On Tuesday, June 18, 2013, the City of San Jose filed an antitrust suit against Major League Baseball (MLB) and its commissioner Bud Selig in federal court.  The dispute revolves around the Oakland Athletics (A’s) hopes to relocate.  Although the A’s have considered a move for a while, the league must approve one first. The A’s stadium is the fourth oldest in the league, and it shows.  A sewage leak on Sunday June, 16 created problems in the clubhouse forcing the A’s to share a…
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Settlement Allows PeopleBrowsr to Continue Drinking From Twitter’s Firehose Through End of 2013

On April 25, 2013, Twitter Inc. and PeopleBrowsr Inc. (a social media data analytics company) settled a lawsuit in California federal court over alleged violations of various anti-competition statutes.  PeopleBroswr filed suit against Twitter last November after Twitter threatened to cut off the company’s access to the “Firehose” data feed. Currently, PeopleBroswr purchases social media data from Twitter through the company’s “Firehose” feed, a constantly flowing source of information generated by all of the ‘tweets’ that flows through Twitter on a second-by-second basis.  In order…
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O’Bannon Lawsuit Could Change the Face of NCAA Athletics

Former UCLA basketball player Ed O’Bannon began his antitrust legal dispute against the National Collegiate Athletic Association (“NCAA”) back in 2009, when he sued the NCAA for wrongfully profiting off the likenesses of former student athletes in EA Sports video games.  The suit accuses the NCAA of forcing students to waive the right to make money off of their likenesses, a behavior which amounts to an illegal restraint of trade. In a new twist, in her January ruling, federal Judge Claudia Wilken permitted O’Bannon to…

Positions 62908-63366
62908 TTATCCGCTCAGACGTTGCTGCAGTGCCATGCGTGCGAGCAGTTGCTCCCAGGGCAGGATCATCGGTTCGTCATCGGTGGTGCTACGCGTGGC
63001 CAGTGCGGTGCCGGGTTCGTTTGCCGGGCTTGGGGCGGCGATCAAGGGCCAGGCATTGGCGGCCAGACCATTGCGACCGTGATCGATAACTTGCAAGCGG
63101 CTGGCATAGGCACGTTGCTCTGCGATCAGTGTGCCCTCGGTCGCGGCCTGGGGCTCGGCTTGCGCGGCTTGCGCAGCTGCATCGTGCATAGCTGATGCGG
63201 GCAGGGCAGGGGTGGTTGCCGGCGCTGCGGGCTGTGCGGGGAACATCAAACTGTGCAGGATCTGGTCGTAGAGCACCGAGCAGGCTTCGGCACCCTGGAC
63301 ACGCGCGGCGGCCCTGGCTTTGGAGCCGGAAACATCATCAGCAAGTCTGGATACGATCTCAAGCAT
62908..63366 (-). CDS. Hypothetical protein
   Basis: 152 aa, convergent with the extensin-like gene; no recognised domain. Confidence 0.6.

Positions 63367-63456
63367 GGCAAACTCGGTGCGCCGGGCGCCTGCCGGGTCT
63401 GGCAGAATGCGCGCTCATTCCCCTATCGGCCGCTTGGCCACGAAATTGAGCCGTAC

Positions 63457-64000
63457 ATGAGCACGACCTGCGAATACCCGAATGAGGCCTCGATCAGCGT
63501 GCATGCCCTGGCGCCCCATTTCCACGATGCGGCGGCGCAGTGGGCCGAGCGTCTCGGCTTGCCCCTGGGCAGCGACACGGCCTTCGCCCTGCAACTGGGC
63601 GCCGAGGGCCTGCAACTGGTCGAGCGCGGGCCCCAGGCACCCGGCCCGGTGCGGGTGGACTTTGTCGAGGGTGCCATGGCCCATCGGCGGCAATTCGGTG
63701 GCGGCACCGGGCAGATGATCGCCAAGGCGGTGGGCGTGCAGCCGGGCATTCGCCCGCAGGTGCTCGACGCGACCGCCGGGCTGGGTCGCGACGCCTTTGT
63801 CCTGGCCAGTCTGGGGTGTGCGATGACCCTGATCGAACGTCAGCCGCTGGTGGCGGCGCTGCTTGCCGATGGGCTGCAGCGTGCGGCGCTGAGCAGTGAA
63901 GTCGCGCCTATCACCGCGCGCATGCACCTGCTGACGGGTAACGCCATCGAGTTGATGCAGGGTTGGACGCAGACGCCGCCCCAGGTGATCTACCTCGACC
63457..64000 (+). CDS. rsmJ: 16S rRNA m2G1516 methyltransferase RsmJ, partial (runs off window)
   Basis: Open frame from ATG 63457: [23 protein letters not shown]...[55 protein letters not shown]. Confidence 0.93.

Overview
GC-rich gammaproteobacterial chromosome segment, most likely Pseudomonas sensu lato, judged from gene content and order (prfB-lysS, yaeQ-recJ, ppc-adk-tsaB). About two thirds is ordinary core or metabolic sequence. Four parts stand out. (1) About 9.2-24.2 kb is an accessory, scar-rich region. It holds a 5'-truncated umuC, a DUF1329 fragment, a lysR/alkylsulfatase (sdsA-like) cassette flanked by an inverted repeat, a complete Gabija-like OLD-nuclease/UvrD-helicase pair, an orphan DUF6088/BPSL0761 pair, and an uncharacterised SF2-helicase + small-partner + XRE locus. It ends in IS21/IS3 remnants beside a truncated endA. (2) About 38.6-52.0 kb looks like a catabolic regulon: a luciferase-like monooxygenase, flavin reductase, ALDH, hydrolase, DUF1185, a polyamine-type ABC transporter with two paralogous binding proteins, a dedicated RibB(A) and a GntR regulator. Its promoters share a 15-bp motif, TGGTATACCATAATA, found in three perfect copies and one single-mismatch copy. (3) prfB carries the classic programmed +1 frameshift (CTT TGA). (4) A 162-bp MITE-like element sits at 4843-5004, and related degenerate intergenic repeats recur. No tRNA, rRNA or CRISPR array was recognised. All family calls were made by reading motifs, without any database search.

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On March 27, 2013, in a narrow 5-4 ruling, the U.S. Supreme Court reversed and remanded a Third Circuit decision upholding the class-action certification in a lawsuit accusing Comcast Corp. of unlawfully monopolizing the Philadelphia cable market. The Court’s decision to reverse the appellate court ruling hinged on the methodology the Third Circuit used in calculating damages – namely, that the decision to certify the class had impermissibly ignored expert testimony and wrongfully added damage amounts related to claims that had been dismissed.  Justice Scalia…
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As Clock Ticks Down, a Closer Look at the NHLPA’s Threat to Decertify

The National Hockey League Players Association is considering the aggressive move of disclaiming interest in representing National Hockey League Players in collective bargaining negotiations with the league. That move would technically end negotiations for a new collective bargaining agreement and open the avenue of anti-trust litigation for the players. Essentially, the NHLPA would be turning over representation of the players to the agents and the attorneys and risk desertion by groups of players that may be adversely affected by anti-trust litigation. The act of decertification…